Jon's Programming Blog

Database Programming Yin Yang

There are two different ways people like to write their SQL scripts when calling the database. One way is to write the SQL statements in their application code. Sometimes they will write an ORM to make this process similar to their language constructs. Sometimes they will write the SQL code directly in procedures.

Pros and Cons of Developing in the Application

Pros and Cons of Developing in the Database


Depending on the size of your organization it might be difficult to actually get code in your database. Which seems odd to me, they will let you write SQL in your application but not let you easily add a procedure to your database? Maybe because they aren’t using tSQLt to test their stored procedures? Not sure. I think many times when it is difficult to get code on your database it might be equally difficult to release the application, so both would have friction.

So, do you keep your code in the application or the database? It probably depends. You will get some coupling between the application and the stored procedures though; returning JSON can definitely help alleviate some of that coupling though. If your application only sends back JSON to the user then I think this method might work for you; if you only have simple queries it might not be worthwhile but I’ve always had to write more intricate queries, so I haven’t had that luxury. In T-SQL you can also send back errors over 50,000 and use those as HTTP Status Codes. I’ve found name spacing the SQL code by application with schemas makes it easier to know which application the stored procedures rely on.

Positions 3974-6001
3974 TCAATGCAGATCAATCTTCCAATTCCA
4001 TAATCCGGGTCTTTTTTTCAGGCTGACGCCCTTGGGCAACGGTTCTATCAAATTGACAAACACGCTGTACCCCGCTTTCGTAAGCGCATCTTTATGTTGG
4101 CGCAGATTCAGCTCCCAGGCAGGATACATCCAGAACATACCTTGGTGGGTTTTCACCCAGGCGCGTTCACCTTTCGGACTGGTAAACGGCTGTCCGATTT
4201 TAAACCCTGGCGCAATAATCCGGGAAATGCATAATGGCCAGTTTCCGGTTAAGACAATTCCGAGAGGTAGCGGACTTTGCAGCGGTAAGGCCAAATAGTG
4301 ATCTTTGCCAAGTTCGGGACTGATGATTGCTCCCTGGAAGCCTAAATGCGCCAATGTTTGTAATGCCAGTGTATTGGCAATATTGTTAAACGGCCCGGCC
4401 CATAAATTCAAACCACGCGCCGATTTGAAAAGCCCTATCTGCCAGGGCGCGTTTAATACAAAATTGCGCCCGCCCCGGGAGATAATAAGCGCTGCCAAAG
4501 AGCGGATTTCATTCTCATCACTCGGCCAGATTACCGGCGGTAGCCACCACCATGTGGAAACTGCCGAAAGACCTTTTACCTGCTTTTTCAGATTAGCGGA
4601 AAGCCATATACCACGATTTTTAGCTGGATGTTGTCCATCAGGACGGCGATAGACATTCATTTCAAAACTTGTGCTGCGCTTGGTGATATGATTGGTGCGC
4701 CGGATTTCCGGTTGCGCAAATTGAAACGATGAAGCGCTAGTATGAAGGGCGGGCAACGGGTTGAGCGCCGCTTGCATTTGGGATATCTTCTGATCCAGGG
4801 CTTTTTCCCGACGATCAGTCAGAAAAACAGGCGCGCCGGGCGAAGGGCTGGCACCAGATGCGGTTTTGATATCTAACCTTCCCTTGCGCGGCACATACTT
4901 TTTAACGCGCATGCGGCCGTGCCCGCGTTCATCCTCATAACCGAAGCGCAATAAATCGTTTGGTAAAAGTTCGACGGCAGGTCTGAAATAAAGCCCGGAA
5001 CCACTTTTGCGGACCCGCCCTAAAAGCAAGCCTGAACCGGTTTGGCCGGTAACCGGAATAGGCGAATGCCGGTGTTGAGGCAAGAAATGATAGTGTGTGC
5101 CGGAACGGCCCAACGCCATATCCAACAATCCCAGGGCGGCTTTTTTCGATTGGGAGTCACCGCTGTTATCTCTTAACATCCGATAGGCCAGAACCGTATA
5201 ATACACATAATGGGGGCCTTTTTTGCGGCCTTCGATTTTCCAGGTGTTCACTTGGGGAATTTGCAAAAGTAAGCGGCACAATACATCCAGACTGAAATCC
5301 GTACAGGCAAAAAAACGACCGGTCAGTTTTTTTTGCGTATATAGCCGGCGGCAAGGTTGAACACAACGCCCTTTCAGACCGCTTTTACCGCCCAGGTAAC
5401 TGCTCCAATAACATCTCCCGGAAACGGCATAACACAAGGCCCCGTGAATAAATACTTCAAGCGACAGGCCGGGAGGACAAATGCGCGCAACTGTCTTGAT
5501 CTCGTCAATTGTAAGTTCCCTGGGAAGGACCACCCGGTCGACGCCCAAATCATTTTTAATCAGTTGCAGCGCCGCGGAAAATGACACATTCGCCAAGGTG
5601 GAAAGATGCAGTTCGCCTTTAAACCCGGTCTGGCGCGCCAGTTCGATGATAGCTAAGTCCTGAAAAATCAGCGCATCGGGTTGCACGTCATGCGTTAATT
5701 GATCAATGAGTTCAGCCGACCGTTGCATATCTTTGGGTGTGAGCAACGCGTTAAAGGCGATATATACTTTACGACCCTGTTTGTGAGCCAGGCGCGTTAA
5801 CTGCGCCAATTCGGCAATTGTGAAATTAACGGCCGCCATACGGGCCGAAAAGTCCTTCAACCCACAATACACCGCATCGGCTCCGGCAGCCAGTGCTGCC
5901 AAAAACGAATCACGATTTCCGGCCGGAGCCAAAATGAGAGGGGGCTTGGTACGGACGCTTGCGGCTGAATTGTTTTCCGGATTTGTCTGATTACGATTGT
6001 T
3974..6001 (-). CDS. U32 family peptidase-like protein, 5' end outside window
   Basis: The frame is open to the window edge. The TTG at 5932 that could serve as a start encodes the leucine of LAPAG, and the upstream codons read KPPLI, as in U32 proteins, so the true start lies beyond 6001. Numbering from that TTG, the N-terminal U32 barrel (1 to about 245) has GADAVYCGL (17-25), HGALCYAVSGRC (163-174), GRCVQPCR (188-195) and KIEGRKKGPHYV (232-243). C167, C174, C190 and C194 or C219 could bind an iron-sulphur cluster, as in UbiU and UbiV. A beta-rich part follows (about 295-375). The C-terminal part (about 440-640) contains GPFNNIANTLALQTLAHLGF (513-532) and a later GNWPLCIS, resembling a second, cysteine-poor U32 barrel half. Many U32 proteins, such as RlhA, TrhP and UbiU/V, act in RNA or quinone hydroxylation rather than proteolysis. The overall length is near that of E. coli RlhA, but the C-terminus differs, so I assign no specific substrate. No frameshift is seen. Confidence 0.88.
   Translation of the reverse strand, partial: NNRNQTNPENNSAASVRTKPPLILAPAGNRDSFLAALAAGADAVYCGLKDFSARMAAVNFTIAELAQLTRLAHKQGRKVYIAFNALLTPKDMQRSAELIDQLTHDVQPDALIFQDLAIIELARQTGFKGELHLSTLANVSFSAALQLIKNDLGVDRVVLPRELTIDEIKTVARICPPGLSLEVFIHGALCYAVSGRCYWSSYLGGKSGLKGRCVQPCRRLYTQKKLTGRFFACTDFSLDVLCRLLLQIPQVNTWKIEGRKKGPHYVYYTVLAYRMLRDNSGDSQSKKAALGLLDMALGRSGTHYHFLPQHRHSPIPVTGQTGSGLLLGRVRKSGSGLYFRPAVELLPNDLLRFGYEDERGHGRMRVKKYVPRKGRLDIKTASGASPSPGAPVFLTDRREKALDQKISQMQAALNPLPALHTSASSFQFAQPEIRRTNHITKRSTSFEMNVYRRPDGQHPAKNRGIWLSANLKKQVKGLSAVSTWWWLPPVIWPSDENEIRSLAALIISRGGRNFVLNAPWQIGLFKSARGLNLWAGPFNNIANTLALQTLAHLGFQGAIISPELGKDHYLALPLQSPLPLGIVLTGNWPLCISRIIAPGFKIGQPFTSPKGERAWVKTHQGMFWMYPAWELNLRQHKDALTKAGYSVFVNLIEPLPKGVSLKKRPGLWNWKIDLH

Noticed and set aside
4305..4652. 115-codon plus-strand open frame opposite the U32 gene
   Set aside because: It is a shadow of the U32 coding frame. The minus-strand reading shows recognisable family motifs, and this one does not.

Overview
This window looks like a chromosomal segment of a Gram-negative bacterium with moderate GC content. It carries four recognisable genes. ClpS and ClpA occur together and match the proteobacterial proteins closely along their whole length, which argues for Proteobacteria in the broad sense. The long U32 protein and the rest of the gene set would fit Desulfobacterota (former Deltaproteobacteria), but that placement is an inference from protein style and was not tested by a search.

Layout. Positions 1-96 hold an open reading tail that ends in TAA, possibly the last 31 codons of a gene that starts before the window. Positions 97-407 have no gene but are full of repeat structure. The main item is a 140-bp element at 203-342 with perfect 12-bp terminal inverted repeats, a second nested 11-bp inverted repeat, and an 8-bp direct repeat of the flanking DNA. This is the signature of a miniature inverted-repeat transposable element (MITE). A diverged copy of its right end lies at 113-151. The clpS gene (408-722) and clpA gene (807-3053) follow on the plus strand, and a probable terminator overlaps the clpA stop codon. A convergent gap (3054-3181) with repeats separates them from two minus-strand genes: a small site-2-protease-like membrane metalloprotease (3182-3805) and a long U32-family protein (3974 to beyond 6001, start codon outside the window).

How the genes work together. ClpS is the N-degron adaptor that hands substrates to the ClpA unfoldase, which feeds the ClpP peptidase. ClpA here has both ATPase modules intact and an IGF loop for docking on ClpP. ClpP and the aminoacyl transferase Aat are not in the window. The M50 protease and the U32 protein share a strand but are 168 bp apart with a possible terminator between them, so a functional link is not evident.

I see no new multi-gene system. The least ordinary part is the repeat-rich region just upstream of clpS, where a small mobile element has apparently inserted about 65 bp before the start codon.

If you use an ORM you don’t need to learn yet another language. I would think that SQL code is so important to development that it should probably be the first language that is learned rather than the second.

If you were to really go crazy you could start defining your endpoints in your database too and just do everything in the database. Almost like PostgRest and many others do. Of course, if you go to this extreme you would need your database to be able to scale horizontally assuming it would need to eventually scale in the first place. Many databases don’t really need to scale since they might be an internal app for the company. Most applications don’t become huge, at least the ones I’ve worked on.

I’m sure there might be other pros and cons. Let me know what other ones you think of!


Problems with DAO


2017-10-15 - Added some more pros to developing database first.
2017-11-20 - From Steve Smith’s interview on .NET Rocks! Starts around 50 minutes 11 second mark.

Desert Code Camp 2017 An Introduction to Functional Programming in JavaScript